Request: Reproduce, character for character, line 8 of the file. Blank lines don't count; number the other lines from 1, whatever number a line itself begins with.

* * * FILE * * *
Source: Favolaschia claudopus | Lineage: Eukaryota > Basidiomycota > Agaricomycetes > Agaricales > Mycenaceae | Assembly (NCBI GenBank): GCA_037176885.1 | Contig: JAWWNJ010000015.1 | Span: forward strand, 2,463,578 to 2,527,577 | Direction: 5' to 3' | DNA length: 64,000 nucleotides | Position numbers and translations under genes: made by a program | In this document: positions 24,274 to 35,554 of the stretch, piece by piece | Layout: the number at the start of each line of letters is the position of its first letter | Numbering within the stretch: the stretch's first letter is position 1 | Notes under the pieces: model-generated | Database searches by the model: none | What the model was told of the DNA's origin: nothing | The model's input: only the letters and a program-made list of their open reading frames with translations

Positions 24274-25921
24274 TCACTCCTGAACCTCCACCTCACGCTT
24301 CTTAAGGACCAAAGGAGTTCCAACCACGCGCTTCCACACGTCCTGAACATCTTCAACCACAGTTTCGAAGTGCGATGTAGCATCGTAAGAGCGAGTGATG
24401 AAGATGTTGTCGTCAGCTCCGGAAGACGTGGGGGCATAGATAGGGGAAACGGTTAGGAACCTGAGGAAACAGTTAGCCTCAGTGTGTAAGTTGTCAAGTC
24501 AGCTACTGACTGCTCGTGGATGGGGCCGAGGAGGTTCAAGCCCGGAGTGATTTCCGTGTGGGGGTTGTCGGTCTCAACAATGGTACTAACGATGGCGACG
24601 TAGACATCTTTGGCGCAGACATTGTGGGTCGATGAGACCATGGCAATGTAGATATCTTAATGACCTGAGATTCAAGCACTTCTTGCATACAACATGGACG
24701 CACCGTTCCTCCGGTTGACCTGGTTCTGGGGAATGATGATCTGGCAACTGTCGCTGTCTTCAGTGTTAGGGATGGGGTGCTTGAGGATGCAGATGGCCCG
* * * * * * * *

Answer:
24701 CACCGTTCCTCCGGTTGACCTGGTTCTGGGGAATGATGATCTGGCAACTGTCGCTGTCTTCAGTGTTAGGGATGGGGTGCTTGAGGATGCAGATGGCCCG